So when the Sopranos came around, we were snobby about it. Oh, no, no. We like our gangsters dark and mysterious, and, well, a few generations behind us where they seem glamorous. Plus, I heard there were way too many boobs – both literal and figurative.
But then we saw the first scene of the first episode and we were hooked. Yes, the writing was stunning as were the production values, yet we kept asking ourselves after each episode, “why are we watching this? It’s horrible people doing horrible things.” The answer was James Gandolfini. He was the reason we kept watching a show about ghastly, ruthless criminals. And boobs.
Like many fictional mob bosses before him, Tony was never truly loved. He was feared, he was placated, he was made nice to. He was seen as a person who could give others what they wanted from him – money, power, revenge. Even his family - Carmella and her baked ziti, his kids with their entitled attitudes, his bats-o sister, patronizing uncle, and cruel mother – never show a deep abiding affection for him, more a fear of what would happen to their own circumstances should he die or be put in prison. And that - a life bereft of love - can make near anyone a sympathetic character.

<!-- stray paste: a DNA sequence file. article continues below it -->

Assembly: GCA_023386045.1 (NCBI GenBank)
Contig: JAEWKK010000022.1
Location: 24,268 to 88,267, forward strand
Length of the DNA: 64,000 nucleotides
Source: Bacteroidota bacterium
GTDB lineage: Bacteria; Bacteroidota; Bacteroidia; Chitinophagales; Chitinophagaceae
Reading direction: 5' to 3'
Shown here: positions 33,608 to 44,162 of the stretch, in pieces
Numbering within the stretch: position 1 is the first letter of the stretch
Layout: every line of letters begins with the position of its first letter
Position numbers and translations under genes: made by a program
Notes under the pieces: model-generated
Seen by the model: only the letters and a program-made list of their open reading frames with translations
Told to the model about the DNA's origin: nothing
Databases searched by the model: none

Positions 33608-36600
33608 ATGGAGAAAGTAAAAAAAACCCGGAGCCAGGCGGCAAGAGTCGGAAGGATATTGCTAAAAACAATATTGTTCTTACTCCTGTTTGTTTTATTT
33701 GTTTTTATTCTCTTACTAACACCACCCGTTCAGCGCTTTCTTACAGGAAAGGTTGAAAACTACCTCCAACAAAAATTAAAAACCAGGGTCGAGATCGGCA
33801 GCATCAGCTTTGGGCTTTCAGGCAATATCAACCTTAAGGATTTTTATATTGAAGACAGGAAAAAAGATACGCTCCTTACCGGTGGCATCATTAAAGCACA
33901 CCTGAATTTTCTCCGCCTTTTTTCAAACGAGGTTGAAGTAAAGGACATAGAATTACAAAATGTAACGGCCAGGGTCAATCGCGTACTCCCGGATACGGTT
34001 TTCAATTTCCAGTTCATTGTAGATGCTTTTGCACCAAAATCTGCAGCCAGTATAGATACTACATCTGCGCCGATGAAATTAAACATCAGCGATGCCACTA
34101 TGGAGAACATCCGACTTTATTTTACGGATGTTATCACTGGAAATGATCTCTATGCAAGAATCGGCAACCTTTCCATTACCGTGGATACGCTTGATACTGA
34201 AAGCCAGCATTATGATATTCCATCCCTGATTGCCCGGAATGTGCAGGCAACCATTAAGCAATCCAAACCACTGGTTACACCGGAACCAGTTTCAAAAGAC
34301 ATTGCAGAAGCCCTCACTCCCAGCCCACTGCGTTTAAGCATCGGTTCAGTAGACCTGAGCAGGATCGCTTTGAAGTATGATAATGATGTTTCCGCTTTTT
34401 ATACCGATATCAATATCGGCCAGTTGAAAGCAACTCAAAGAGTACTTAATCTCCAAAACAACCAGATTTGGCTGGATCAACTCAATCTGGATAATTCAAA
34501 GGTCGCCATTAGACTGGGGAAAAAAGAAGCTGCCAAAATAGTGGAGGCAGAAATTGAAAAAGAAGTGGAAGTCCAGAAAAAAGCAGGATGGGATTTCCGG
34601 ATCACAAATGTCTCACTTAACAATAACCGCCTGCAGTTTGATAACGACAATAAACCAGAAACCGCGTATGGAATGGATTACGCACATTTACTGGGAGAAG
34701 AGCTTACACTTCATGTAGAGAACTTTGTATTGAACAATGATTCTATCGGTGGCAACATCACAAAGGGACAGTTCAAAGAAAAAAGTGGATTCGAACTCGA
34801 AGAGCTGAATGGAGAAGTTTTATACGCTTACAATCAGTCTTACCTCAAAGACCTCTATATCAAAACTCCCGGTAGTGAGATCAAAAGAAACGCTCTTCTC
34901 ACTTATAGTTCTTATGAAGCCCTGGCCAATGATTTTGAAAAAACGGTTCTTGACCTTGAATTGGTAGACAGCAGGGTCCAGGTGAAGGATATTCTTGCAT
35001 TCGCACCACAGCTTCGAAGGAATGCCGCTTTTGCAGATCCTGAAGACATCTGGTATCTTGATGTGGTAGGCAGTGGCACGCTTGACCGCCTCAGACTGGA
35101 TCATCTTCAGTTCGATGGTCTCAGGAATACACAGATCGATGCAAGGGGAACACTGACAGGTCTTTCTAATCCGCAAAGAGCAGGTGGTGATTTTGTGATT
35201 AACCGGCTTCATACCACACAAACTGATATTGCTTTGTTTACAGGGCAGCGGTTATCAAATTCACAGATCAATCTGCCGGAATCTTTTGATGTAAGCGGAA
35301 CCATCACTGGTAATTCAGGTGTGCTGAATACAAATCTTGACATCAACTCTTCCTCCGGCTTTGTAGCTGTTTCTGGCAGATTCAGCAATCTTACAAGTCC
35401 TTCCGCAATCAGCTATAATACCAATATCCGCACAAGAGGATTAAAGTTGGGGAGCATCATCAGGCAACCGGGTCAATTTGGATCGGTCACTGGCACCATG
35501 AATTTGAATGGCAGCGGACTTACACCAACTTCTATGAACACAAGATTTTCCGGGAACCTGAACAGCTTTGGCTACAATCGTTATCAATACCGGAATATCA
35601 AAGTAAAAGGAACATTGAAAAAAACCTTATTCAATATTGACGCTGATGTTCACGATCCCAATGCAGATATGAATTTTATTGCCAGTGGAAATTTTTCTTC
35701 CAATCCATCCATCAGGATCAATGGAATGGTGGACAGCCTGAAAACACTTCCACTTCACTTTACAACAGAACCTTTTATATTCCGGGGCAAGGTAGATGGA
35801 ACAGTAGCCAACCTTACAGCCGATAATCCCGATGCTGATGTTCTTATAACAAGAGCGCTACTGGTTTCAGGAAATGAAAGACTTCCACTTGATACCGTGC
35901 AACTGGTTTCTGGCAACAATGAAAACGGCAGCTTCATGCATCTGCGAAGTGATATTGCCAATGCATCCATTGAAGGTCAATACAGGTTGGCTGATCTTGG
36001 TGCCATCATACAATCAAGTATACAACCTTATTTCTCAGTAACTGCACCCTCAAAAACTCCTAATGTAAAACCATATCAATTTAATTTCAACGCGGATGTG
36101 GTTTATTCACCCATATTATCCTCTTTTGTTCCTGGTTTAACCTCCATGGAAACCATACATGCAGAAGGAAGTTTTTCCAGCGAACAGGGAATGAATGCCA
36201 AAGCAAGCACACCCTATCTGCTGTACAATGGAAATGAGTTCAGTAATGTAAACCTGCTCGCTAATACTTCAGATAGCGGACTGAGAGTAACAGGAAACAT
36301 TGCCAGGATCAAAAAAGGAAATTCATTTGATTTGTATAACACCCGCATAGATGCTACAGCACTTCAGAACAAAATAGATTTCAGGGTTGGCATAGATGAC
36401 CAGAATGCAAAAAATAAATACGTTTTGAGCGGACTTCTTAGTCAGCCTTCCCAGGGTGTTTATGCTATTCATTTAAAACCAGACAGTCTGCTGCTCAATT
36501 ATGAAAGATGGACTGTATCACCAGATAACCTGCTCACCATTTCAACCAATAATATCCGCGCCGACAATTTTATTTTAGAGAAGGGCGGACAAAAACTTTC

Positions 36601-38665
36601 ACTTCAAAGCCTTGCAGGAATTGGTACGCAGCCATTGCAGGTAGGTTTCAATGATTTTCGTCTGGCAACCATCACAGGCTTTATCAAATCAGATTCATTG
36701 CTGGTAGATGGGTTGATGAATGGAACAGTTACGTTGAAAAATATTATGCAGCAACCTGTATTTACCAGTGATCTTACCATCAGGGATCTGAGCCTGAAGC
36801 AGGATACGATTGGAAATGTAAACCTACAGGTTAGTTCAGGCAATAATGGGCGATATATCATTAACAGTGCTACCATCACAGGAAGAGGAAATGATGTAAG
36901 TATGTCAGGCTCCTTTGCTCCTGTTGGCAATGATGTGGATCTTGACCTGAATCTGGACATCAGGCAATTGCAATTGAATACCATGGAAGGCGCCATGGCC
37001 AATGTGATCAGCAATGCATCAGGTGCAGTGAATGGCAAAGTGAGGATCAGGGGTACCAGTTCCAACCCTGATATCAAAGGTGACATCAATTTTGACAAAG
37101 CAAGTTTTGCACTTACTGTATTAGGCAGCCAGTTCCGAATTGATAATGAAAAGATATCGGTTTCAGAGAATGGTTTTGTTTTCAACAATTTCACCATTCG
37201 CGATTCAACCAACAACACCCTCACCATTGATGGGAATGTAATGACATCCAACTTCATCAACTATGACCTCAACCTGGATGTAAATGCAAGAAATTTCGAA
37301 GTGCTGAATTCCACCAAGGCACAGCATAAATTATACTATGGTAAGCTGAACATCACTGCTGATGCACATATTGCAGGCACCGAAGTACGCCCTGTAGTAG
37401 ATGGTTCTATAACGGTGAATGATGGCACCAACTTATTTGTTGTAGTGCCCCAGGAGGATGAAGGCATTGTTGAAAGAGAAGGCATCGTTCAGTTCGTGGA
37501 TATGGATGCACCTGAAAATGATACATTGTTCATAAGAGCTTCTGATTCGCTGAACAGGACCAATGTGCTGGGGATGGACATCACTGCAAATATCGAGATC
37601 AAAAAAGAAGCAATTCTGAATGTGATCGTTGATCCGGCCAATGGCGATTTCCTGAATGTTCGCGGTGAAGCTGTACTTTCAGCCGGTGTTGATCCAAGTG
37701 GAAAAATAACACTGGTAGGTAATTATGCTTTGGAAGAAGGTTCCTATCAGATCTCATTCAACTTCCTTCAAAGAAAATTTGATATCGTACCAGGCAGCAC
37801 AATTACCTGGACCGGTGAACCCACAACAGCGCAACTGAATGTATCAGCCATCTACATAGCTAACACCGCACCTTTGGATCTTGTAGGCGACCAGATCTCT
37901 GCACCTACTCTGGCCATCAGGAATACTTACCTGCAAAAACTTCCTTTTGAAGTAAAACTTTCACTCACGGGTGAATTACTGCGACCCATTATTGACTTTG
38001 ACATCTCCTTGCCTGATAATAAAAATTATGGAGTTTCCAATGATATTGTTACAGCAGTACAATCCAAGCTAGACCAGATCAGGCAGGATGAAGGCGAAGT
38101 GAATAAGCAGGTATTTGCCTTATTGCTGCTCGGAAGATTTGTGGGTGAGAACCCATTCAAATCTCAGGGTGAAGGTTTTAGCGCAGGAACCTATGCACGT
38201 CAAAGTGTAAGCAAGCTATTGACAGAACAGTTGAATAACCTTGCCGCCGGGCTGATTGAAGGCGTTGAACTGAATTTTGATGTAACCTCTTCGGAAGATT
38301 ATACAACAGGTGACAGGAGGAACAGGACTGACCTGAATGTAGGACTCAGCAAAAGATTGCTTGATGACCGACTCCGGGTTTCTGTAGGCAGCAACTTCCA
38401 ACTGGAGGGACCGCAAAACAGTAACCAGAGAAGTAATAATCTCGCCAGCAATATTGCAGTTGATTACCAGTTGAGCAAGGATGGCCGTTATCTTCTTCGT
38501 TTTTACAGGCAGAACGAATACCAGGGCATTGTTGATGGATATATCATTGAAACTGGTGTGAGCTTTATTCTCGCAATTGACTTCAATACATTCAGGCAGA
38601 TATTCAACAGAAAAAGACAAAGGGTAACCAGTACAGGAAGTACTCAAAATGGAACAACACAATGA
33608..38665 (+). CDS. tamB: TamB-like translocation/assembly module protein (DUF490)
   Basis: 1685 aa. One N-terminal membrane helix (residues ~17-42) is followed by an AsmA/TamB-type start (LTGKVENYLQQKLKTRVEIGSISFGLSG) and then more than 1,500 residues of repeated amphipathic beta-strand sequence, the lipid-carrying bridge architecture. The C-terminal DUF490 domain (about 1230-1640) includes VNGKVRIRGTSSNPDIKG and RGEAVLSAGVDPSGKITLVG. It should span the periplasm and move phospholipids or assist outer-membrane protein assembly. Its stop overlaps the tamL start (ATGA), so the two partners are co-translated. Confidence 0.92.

There are many articles and blogs out there quick to point out that Gandolfini played many more roles, and beautifully. That he should not be remembered merely as Tony Soprano. And I agree. But it was his embodiment of this sad mob boss man-boy, that helped me to learn once again that a man’s soul cannot be judged by merely what we see. And that the human heart, left alone, bleeds.
So tonight we’ll be having some baked ziti in Gandolfini’s honor, followed by vodka and orange juice…with “some pulp.”